U.S. Secretary of State John Kerry announced that Israeli and Palestinian negotiators will meet in Washington this week for the first time in three years, "if everything goes as expected."
Kerry has been pushing hard for a resumption of talks, making six visits to the region since he became secretary of state earlier this year.
Israeli Prime Minister Benjamin Netanyahu said in Sunday's cabinet meeting that any agreement reached at the negotiating table involving the creation of Palestinian state will be put to a national referendum. It would be the first time in modern Israel's 65-year history that voters would have the final say in the outlines of a two-state solution.
"I believe that this is crucial," Netanayhu said. "I don't believe that decisions such as this can be taken -- if a deal is reached -- with one coalition or another, but rather this thing needs to be brought to the nation to decide."
Netanyahu issued a statement Saturday describing the peace process as being in Israel's vital strategic interest. The prime minister faces stiff resistance from within his governing coalition, and even within his own party, against conceding more territory to the Palestinians at the bargaining table.
The Palestinians under President Mahmoud Abbas have refused to recognize Israel's right to exist as a Jewish state.
The Palestinian Authority also insists that talks resume from a starting point of Israel returning to pre-1967 borders, essentially forfeiting the territory Israel conquered in the Six-Day war. Israeli leaders have branded that a "non-starter."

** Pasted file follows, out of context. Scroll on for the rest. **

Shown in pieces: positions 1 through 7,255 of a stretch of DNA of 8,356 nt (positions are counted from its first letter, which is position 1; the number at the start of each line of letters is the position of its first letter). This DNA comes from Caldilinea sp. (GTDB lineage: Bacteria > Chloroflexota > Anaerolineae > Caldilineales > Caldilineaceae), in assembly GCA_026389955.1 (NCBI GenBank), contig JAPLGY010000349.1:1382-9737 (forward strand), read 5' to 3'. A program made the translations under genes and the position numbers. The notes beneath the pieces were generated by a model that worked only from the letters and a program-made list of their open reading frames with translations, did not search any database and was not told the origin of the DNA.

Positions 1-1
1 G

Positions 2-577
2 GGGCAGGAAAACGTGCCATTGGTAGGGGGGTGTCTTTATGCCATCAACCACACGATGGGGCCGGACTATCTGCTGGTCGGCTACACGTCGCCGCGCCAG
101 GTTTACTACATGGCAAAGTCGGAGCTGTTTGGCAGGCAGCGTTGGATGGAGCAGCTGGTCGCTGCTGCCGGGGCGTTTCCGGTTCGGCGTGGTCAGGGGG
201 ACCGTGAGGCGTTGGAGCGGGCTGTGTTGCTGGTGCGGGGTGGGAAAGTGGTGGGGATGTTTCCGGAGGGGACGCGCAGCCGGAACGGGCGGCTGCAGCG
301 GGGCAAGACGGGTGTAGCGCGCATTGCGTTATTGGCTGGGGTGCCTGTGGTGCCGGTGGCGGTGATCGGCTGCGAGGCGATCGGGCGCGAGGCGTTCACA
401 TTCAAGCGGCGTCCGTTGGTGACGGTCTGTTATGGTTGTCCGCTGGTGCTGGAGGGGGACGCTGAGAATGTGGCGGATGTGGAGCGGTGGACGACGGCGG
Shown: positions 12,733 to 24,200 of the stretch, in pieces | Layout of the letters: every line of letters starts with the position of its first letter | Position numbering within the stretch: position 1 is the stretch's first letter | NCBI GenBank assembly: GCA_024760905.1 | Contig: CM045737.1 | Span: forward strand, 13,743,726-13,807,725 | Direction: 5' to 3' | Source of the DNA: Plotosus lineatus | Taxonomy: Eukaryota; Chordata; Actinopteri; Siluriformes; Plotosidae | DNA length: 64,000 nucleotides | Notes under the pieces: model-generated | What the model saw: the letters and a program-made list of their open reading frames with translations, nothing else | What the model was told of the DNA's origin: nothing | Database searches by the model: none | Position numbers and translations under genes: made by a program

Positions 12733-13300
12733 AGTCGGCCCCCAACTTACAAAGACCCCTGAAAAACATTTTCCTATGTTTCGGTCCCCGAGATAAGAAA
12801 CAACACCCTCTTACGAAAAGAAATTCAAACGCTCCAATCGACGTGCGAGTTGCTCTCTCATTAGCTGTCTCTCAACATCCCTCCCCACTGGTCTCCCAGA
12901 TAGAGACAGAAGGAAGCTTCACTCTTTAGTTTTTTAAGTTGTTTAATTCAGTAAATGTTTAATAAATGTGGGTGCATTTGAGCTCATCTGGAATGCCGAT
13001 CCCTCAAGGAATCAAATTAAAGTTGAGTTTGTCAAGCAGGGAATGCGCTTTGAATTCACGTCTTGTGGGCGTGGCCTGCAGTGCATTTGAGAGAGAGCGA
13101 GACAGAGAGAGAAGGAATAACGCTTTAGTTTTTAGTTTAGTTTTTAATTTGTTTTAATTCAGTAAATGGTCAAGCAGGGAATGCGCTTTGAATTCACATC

Aides to Abbas told The Times of London that the Palestinian leader received a letter from Kerry stating that the 1967 borders would be the basis for negotiations and that Israel would enact a construction freeze in Jewish communities in Judea and Samaria (the West Bank).
That report has been denied by Israeli officials in Jerusalem.
Palestinians have reportedly agreed not to carry out activities against Israel in international institutions for nine months. That would include advancing their bid for statehood in the United Nations independent of the bargaining table.
Israel has agreed to release 85 Palestinian prisoners who have been held since before the signing of the Oslo Accords in 1993. Some of them were directly involved in the killing and wounding of Israelis.
Netanyahu described Israel's objectives in renewing talks with the Palestinians as "preventing the creation of a bi-national state between the Jordan River and the sea, which will endanger the future of the Jewish state, and preventing the creation of another Iranian-backed terror state within Israel's borders, which could no less endanger us."